Compost bins are tidier than a loose compost heap, but can be expensive to buy. Fortunately it’s easy to make your own compoet bins very cheaply—using old wooden pallets.
You’ll need four pallets to make your compost bin (cut them to size if they’re not all the same), and they should display the IPPC or EPAL logo plus the letters HT, which means the wood has been heat treated and is safe to use for composting. Avoid pallets that have the letters MB on them, as these have been treated with a toxic pesticide, methyl bromide.
You’ll also need:
- Four corner brackets
- A box of screws
- A drill
- A screwdriver
- A saw
- Two hook and eye latches
- Optional: two plate brackets, some lengths of rebar, and a roll of wire mesh.
Building a Compost Bin with Pallets Step by Step
- Stand up three pallets to make the sides and back of the compost bin. The two side walls should be flush with the width of the rear wall. Screw them together to hold them in place temporarily while you work.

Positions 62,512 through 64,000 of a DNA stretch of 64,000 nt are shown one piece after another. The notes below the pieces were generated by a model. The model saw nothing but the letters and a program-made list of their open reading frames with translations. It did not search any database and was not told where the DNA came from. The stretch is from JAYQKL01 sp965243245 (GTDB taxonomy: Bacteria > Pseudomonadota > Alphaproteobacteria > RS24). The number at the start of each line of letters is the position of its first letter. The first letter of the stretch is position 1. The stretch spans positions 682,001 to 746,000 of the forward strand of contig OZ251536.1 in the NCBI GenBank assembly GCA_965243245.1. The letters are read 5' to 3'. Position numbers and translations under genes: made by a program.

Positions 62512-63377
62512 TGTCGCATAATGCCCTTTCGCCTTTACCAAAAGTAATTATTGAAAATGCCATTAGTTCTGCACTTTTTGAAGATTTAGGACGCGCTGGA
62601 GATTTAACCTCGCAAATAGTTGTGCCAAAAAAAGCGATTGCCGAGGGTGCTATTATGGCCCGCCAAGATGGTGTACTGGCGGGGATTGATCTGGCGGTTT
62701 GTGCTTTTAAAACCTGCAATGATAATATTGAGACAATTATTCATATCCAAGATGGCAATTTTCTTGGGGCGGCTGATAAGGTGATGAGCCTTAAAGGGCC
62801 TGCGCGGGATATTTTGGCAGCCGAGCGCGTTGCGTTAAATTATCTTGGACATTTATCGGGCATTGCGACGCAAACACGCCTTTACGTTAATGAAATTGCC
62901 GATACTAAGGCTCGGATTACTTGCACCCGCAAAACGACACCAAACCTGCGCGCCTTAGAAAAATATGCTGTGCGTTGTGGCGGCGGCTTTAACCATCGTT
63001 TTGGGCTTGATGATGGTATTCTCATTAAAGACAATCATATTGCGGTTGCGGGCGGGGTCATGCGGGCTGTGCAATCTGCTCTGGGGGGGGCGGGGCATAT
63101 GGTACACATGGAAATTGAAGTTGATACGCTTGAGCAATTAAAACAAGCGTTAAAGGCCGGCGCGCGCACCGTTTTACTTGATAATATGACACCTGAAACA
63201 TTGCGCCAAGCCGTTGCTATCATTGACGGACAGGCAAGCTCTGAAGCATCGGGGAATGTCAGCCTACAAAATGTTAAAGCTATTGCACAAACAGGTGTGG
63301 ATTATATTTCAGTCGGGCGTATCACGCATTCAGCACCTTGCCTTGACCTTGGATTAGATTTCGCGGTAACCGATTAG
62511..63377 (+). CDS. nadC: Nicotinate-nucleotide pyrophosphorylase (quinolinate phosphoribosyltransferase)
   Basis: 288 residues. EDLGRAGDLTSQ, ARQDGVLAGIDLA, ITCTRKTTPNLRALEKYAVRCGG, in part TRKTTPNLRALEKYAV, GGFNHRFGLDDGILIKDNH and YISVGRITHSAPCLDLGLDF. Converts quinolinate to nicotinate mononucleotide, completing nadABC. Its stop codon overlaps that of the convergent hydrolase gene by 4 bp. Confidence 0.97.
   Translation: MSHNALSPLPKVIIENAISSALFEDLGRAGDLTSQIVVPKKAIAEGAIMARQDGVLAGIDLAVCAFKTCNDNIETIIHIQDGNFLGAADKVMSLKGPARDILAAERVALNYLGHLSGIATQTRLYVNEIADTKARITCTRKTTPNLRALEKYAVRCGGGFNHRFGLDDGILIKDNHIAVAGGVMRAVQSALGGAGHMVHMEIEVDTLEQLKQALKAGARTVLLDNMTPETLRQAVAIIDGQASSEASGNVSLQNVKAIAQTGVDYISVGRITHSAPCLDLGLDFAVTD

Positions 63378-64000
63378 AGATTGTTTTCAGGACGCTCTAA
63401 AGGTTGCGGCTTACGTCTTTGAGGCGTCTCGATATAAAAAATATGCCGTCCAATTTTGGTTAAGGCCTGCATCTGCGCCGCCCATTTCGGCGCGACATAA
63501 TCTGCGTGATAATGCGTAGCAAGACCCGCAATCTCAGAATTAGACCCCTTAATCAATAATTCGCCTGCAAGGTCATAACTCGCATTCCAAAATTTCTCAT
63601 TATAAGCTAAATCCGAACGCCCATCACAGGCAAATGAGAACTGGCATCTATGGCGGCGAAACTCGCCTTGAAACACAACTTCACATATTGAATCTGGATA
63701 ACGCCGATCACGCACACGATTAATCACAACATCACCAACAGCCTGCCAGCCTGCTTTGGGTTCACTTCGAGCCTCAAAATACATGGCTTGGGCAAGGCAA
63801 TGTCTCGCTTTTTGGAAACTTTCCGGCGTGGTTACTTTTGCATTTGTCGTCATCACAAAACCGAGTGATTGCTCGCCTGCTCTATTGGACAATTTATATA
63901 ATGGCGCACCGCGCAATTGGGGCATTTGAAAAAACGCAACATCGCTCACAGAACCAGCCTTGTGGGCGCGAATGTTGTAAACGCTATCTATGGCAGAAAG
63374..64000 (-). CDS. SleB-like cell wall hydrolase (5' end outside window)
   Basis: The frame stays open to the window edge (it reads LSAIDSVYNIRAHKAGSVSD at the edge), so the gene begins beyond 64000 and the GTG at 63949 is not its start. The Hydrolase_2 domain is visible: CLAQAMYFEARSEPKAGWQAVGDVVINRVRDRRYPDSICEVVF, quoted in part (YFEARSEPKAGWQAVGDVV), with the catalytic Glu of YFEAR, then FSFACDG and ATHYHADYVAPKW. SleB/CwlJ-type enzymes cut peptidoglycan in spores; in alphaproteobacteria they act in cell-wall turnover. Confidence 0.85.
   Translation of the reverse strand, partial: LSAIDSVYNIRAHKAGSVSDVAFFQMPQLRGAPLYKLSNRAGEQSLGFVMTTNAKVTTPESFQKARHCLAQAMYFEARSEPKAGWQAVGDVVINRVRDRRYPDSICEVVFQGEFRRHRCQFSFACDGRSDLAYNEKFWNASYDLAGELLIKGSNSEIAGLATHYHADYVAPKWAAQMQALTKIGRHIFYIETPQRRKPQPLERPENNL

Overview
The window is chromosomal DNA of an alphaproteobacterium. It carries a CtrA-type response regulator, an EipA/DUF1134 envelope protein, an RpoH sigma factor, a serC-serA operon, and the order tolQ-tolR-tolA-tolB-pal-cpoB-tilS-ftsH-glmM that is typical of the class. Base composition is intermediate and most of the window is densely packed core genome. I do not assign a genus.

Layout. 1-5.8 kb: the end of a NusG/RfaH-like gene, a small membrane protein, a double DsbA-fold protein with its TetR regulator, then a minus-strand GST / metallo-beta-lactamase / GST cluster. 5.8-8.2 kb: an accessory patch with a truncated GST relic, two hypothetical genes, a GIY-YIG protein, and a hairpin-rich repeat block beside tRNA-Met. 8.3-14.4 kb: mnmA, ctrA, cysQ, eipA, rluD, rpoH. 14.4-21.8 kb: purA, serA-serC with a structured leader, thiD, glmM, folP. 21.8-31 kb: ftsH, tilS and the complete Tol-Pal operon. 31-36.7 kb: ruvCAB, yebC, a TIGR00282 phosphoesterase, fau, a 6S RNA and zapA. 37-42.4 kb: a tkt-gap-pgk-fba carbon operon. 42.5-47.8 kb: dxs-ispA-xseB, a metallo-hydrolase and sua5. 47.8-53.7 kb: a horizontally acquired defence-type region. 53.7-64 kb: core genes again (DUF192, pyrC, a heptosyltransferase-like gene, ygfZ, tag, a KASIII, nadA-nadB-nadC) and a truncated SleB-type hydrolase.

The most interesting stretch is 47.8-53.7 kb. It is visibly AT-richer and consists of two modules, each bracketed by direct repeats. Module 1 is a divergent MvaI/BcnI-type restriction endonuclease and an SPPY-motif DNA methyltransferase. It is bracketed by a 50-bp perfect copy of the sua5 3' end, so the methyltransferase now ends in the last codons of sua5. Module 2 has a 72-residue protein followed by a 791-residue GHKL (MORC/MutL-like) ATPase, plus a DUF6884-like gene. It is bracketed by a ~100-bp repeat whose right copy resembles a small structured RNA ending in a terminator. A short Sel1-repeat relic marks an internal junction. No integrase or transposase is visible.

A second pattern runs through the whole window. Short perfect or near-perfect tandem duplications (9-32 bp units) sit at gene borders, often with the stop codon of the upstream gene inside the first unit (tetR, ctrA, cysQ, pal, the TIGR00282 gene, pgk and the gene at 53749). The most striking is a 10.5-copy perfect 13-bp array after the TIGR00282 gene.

- Screw two brackets to both corners of the bin, one at the top and one at the bottom.
- Using a saw, cut the fourth pallet in half between two of the rear slats, then cut the front side in half between two of the front slats to match. Saw close against the slats for a tidy finish. These will make two opening doors, like a stable door.
- Attach the doors to the walls using two strong hinges on the outside of each door. Position the bottom door slightly up off the ground for easy opening. A small gap between the bottom and top doors will make it easier to open the two doors independently.
- Screw in a hook and eye latch near the top of each door.
- Optional: For additional stability, you can add a plate bracket at each rear corner and hammer lengths of rebar in on the outer sides of the walls. To help prevent any of your composting materials from escaping the bin, you can wrap the bin in wire mesh, and attach it with u-shaped nails or a staple gun.
3 Bay Pallet Compost Bin
Over time, to make a really efficient composting system you may wish to add additional compost bins alongside the first. Three bays makes composting easy because it allows for the three main stages of composting. Bay 1 is the active bay, which you’re currently adding composting materials to. Bay 2 has been filled and is rotting down. Bay 3 contains ready-to-use mature compost.
When Bay 3 is empty, it then becomes the new active bay, while Bay 2 should now be ready (or close to ready) and Bay 1 is left to rot down.